Here via Xymphora are complementary stories about the death of the American Dream of education, jobs and prosperity and the rise of that dream elsewhere.

"Going numb as American dream fades away"

"Toyota to build 100,000 vehicles per year in Woodstock, Ont., starting 2008"

Stories of this sort used to be a major focus in the press and among progressive policians, but they are seldom mentioned these days (hey, let's talk about abortion, gay marriage, Michael Jackson, the latest abduction, etc.) The idea that they key to economic strength is tax breaks for the wealthy rather than strong social support for working people is a myth that, along with fantasies of empire, is rapidly erroding the economic, political and cultural fabric of the U.S.A.

Sunday, July 03, 2005

The Live 8 agenda questioned

The millions of people who enjoyed the Live 8 concerts in person and on television yesterday were repeatedly urged to visit the organization's website and sign the ONE Declaration calling for action "to help the poorest people of the world overcome AIDS and extreme poverty." Although certainly informed by noble intentions, the policy approach outlined by Bob Geldol, Bono and their colleagues needs a close second look.

As George Mobiot points out in a recent essay, the exact terms for the debt relief proposed for African nations often comes with conditions that involve privatization and other neo-liberal "reforms" that could create more trouble than the debt itself. The spectacle of rock stars and movie idols making nice with the likes of Tony Blair and Georeg W. Bush, should give us pause. It may be that the world's poor are being sold down the river yet again, as the music plays on and we all cheer wildly.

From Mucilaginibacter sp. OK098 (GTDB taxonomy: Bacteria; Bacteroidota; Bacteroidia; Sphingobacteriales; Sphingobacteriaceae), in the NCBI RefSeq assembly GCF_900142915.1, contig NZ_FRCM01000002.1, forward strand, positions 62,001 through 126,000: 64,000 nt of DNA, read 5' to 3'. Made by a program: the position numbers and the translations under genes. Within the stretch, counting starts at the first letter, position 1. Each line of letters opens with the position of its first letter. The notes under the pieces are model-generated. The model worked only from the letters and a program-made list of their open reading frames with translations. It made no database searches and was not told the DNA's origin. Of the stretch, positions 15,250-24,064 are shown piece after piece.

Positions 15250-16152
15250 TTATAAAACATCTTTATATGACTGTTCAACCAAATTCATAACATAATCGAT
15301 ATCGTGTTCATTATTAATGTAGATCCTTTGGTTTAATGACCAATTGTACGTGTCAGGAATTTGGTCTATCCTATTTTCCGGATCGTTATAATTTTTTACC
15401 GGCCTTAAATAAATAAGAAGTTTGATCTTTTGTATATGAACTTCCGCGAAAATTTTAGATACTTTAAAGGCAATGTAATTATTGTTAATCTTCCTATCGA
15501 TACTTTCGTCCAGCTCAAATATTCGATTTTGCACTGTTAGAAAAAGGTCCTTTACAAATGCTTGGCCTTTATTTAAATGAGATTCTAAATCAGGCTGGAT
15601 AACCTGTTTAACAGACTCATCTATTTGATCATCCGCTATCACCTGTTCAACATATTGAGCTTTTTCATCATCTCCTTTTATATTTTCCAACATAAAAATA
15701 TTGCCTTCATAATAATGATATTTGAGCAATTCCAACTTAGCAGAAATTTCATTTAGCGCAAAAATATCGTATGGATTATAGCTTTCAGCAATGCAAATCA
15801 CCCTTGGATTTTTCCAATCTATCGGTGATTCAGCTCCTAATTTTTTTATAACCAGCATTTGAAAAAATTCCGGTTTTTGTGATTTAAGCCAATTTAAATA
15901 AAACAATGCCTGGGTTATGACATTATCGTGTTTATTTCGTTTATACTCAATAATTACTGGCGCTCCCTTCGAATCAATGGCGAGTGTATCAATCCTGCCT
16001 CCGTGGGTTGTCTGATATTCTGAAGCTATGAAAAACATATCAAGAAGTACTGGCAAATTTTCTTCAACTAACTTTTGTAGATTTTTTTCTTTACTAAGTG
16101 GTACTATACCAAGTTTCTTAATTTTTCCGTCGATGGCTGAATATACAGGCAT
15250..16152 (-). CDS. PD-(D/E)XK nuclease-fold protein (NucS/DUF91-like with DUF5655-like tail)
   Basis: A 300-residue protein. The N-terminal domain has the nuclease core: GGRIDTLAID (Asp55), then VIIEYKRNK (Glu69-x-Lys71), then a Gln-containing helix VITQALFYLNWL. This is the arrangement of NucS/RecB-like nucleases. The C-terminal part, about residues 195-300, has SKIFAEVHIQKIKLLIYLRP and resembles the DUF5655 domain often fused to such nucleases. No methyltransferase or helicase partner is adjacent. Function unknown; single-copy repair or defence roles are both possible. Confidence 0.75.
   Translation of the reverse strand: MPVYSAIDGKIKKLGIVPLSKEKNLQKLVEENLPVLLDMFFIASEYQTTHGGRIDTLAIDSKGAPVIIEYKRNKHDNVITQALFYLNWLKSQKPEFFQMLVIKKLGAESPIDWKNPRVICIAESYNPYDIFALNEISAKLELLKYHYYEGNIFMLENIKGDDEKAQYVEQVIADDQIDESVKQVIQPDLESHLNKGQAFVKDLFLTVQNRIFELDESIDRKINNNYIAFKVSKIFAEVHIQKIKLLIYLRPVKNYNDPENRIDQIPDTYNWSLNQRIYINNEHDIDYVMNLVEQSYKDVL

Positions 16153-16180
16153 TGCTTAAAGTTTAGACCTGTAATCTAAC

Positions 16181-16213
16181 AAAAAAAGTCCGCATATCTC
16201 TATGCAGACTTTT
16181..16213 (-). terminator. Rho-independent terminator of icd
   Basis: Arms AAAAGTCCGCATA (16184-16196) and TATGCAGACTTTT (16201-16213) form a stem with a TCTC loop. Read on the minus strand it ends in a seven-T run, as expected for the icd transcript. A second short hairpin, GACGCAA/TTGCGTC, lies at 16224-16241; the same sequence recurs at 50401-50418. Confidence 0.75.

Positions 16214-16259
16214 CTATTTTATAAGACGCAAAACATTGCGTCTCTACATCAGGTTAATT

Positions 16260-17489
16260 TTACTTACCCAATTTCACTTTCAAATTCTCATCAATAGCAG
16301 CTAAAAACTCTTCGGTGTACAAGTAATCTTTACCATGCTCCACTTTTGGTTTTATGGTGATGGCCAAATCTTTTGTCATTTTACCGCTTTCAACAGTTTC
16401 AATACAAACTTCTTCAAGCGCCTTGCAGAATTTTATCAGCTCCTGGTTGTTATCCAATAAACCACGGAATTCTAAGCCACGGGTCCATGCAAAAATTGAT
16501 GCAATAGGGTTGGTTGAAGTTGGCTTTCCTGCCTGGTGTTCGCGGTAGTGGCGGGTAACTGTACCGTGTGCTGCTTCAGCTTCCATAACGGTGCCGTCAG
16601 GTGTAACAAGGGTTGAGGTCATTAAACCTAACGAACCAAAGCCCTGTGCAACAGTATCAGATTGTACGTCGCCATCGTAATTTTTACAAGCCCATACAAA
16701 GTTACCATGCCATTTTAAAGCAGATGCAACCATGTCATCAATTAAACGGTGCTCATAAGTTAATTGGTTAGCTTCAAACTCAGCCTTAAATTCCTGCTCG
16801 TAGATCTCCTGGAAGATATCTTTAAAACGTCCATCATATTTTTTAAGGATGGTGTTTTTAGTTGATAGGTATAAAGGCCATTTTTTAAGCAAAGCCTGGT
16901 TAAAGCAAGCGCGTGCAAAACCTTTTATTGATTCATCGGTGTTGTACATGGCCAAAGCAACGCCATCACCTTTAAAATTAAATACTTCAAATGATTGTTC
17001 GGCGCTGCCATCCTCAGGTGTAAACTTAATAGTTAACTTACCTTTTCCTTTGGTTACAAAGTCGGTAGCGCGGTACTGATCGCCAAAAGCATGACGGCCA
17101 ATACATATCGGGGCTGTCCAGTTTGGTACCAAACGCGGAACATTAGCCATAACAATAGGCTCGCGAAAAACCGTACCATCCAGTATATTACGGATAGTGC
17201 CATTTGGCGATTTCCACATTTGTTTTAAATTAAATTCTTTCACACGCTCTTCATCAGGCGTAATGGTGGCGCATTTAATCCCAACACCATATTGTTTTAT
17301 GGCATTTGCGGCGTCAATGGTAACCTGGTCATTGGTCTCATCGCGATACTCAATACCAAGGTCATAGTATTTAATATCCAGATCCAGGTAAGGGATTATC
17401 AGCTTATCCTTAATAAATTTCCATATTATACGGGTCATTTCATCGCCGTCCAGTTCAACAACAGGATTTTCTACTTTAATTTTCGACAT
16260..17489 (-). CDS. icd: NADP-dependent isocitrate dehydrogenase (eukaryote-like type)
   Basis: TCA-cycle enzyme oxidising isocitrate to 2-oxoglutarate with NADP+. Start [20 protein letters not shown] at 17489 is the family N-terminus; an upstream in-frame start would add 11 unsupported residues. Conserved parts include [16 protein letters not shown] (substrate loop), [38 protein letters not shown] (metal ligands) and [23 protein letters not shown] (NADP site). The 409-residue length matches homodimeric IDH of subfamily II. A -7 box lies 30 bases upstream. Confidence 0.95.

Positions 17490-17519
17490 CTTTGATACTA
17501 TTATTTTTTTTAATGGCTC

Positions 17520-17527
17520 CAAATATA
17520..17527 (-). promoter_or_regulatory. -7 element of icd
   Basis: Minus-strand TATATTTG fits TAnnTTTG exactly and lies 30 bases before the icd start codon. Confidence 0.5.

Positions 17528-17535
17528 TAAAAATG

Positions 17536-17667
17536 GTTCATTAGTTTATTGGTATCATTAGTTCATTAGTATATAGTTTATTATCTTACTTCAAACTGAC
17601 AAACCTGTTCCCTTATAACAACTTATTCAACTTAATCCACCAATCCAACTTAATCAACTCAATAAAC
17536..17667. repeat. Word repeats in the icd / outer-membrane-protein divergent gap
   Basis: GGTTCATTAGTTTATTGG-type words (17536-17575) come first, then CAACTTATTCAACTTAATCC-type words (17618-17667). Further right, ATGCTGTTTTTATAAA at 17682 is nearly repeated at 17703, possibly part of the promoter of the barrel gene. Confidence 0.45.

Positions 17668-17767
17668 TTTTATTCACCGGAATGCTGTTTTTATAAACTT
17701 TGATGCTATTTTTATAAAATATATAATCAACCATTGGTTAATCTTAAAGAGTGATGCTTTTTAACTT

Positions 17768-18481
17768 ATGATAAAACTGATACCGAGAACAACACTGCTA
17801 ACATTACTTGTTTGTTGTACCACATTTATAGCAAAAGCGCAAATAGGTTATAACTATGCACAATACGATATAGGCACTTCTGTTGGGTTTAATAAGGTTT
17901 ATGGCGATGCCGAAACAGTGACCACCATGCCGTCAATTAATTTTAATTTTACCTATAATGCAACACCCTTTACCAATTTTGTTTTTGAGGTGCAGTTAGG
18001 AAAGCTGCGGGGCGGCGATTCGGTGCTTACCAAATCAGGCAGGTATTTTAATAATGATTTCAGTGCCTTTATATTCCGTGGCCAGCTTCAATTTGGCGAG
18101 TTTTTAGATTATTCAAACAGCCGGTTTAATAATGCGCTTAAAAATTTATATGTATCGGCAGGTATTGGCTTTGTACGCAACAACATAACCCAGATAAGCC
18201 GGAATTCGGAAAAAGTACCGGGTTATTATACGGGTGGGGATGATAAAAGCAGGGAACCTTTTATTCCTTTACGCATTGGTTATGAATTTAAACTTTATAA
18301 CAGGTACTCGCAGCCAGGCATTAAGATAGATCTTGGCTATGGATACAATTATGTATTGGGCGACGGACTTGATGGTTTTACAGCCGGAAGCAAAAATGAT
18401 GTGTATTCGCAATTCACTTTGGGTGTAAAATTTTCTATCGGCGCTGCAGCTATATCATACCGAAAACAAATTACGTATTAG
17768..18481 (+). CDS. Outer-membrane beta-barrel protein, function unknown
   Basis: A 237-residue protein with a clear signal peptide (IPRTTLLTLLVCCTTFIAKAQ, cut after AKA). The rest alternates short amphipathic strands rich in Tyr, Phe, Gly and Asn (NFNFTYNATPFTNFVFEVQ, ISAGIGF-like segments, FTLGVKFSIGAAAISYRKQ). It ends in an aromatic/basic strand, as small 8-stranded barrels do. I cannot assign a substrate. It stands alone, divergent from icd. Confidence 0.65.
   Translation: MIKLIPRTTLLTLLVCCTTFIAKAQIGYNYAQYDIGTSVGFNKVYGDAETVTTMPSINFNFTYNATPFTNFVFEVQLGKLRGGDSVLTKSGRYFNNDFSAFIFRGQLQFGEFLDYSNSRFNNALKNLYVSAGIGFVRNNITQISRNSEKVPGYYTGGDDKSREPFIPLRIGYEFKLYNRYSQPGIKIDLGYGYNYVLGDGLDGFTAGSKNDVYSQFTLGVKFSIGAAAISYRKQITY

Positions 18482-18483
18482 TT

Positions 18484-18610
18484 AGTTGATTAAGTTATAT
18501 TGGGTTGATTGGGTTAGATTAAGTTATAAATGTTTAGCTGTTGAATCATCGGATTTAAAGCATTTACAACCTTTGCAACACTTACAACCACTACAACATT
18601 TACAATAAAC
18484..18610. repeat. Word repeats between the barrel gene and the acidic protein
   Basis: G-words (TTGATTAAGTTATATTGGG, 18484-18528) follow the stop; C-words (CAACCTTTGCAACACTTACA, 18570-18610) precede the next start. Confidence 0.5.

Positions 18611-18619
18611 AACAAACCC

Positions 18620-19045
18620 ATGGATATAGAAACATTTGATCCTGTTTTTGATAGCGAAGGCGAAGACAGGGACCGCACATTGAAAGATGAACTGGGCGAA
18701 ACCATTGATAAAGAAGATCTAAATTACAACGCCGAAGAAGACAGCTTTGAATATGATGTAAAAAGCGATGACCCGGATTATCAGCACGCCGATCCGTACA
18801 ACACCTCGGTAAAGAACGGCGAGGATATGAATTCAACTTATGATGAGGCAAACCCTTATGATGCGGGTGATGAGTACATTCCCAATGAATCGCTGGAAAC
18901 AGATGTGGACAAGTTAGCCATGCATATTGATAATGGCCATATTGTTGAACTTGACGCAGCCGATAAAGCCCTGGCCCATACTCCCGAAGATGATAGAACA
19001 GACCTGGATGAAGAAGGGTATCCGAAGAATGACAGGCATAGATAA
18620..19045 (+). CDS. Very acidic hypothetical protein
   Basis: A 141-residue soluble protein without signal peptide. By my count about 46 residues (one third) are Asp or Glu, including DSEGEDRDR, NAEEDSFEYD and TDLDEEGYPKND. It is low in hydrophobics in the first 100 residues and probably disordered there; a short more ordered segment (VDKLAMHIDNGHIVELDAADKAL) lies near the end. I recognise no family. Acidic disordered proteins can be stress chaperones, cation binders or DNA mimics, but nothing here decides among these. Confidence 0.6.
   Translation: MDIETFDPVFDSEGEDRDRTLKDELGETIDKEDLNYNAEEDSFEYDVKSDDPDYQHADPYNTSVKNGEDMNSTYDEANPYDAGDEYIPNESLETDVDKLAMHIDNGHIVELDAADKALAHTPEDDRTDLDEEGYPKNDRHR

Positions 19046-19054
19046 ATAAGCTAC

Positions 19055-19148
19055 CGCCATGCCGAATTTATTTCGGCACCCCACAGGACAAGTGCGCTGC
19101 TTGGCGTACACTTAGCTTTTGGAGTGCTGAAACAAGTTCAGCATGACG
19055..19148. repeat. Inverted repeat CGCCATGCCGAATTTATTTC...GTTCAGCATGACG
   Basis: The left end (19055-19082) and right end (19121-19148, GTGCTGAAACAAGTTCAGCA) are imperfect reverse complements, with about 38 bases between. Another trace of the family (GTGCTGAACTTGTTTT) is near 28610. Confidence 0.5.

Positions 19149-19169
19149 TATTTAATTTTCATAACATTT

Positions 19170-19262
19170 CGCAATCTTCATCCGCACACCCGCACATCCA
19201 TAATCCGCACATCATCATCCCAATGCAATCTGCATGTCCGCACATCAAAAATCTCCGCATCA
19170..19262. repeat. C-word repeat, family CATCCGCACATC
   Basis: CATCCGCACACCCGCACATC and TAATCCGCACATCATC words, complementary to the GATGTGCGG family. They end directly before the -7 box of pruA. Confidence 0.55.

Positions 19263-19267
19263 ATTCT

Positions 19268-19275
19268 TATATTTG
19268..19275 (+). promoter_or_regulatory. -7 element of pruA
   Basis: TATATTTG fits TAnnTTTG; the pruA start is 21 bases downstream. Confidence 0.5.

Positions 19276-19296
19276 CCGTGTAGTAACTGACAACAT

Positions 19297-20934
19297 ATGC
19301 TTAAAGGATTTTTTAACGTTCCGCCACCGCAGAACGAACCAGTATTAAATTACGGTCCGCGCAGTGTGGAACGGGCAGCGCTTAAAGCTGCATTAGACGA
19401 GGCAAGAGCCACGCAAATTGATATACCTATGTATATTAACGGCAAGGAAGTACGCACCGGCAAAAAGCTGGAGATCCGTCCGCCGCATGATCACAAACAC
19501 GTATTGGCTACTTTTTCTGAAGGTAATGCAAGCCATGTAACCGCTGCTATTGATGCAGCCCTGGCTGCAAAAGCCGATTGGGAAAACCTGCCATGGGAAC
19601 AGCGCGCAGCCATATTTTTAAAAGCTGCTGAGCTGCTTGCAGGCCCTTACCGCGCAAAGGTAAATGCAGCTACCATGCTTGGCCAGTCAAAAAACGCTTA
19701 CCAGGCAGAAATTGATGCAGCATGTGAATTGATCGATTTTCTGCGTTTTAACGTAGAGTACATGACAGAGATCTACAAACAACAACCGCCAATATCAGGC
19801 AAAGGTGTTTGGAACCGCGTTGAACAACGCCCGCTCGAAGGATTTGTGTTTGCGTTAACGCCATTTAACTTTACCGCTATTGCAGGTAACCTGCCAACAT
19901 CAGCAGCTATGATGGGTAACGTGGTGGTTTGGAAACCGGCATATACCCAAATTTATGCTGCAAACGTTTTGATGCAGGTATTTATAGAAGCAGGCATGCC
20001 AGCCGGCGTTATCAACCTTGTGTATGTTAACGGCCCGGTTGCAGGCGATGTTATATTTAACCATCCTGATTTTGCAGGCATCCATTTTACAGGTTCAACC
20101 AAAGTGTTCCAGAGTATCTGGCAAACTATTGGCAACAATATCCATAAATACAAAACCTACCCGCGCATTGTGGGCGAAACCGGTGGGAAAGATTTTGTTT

Mobiot writes of the "two bards," Bono and Geldof:
"I understand the game they're playing. They believe that praising the world's most powerful men is more persuasive than criticising them. The problem is that in doing so they turn the political campaign developed by the global justice movement into a philanthropic one. They urge the G8 leaders to do more to help the poor. But they say nothing about ceasing to do harm....

"Listen to these men - Bush, Blair and their two bards - and you could forget that the rich nations had played any role in Africa's accumulation of debt, or accumulation of weapons, or loss of resources, or collapse in public services, or concentration of wealth and power by unaccountable leaders. Listen to them and you would imagine that the G8 was conceived as a project to help the world's poor.

"I have yet to read a statement by either rock star that suggests a critique of power. They appear to believe that a consensus can be achieved between the powerful and the powerless, that they can assemble a great global chorus of rich and poor to sing from the same sheet. They do not seem to understand that, while the G8 maintains its grip on the instruments of global governance, a shared anthem of peace and love is about as meaningful as the old Coca-Cola ad."

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[Of course, this is not the first time that rock and roll has been enlisted for grand ideals as critical thought was suspended. -- LW]